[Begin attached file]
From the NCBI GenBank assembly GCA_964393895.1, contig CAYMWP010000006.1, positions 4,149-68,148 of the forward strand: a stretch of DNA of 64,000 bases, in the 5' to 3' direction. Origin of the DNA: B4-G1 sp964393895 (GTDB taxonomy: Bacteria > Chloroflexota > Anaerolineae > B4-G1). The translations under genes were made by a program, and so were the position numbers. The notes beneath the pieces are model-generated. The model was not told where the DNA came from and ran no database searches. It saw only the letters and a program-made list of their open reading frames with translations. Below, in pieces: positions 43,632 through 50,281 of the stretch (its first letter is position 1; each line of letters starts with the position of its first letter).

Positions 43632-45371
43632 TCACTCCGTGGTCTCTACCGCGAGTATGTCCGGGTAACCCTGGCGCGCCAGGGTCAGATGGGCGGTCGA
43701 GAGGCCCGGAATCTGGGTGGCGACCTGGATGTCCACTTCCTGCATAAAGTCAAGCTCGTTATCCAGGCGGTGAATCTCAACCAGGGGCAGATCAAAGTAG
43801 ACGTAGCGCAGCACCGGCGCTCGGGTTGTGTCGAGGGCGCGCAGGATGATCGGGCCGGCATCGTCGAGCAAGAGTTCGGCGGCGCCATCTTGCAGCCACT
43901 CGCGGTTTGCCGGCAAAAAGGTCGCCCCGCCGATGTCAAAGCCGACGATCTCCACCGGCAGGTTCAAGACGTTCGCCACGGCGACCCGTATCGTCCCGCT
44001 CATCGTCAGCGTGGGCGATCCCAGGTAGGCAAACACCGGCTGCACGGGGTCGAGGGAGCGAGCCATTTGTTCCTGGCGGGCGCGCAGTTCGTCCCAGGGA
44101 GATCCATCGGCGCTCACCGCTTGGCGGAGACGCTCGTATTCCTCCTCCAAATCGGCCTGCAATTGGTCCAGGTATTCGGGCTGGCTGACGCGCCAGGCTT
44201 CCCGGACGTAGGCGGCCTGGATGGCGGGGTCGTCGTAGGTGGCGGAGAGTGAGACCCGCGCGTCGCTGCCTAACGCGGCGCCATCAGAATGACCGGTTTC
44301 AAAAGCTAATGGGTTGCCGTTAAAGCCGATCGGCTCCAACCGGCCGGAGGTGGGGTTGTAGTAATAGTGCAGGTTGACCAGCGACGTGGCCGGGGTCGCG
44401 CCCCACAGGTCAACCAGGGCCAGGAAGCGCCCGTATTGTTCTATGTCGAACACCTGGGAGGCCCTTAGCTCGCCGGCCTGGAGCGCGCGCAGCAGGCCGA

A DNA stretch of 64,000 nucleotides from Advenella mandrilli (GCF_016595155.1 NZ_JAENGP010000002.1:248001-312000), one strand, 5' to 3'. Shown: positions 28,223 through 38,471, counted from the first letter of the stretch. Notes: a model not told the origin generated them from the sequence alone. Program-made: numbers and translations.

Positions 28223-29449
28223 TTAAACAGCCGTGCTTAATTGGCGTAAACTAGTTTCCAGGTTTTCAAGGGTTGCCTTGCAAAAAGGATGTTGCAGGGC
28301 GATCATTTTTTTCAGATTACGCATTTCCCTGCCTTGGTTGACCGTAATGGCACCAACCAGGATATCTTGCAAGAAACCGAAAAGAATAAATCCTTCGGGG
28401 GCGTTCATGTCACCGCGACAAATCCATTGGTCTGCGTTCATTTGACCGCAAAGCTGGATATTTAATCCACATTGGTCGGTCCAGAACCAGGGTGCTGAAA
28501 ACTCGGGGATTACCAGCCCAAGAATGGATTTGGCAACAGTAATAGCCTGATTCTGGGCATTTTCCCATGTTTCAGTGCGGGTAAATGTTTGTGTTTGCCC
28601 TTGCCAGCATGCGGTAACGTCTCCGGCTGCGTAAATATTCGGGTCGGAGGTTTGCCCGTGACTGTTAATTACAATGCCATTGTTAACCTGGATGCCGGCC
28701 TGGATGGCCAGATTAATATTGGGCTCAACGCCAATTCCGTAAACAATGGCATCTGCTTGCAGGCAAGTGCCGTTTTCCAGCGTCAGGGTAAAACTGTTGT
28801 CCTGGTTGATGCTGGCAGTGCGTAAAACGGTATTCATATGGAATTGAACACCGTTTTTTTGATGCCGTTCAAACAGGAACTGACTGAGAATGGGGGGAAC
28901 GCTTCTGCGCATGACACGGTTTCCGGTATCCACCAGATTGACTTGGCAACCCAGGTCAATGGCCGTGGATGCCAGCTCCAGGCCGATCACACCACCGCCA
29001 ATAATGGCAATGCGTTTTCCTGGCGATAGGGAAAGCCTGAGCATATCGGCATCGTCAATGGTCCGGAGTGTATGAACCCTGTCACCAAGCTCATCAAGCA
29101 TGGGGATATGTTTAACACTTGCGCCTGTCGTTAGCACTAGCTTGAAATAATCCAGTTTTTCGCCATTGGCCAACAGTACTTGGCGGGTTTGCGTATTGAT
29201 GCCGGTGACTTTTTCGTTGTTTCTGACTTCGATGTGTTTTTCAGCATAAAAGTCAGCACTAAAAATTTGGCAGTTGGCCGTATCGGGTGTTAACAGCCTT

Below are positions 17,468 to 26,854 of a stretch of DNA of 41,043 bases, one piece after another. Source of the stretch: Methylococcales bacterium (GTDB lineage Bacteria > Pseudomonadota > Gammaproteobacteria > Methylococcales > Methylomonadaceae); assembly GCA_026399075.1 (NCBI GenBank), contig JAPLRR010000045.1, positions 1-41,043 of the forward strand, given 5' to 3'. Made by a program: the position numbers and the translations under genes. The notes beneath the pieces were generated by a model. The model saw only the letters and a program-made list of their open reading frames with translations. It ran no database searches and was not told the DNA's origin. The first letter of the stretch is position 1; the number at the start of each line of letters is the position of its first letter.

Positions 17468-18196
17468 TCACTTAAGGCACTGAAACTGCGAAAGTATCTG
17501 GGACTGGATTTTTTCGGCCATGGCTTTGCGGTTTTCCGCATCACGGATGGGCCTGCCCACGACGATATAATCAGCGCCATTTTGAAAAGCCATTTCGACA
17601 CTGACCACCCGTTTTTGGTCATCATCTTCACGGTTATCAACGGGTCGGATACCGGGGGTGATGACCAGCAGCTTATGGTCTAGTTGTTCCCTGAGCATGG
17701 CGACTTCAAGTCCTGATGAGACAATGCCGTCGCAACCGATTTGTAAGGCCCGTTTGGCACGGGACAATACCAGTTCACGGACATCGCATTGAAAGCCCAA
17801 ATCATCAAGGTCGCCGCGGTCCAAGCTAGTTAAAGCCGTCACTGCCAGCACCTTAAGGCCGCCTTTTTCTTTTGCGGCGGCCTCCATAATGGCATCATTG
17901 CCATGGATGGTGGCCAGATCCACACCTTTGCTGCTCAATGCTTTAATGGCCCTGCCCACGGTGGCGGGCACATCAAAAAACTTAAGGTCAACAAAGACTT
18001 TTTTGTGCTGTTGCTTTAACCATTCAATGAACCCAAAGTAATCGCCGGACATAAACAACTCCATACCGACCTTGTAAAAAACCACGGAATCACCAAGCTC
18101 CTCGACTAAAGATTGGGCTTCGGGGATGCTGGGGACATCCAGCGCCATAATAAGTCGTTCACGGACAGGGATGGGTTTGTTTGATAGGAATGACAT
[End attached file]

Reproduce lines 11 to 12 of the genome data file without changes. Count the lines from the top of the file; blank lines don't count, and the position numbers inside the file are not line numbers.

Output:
44401 CCCCACAGGTCAACCAGGGCCAGGAAGCGCCCGTATTGTTCTATGTCGAACACCTGGGAGGCCCTTAGCTCGCCGGCCTGGAGCGCGCGCAGCAGGCCGA

A DNA stretch of 64,000 nucleotides from Advenella mandrilli (GCF_016595155.1 NZ_JAENGP010000002.1:248001-312000), one strand, 5' to 3'. Shown: positions 28,223 through 38,471, counted from the first letter of the stretch. Notes: a model not told the origin generated them from the sequence alone. Program-made: numbers and translations.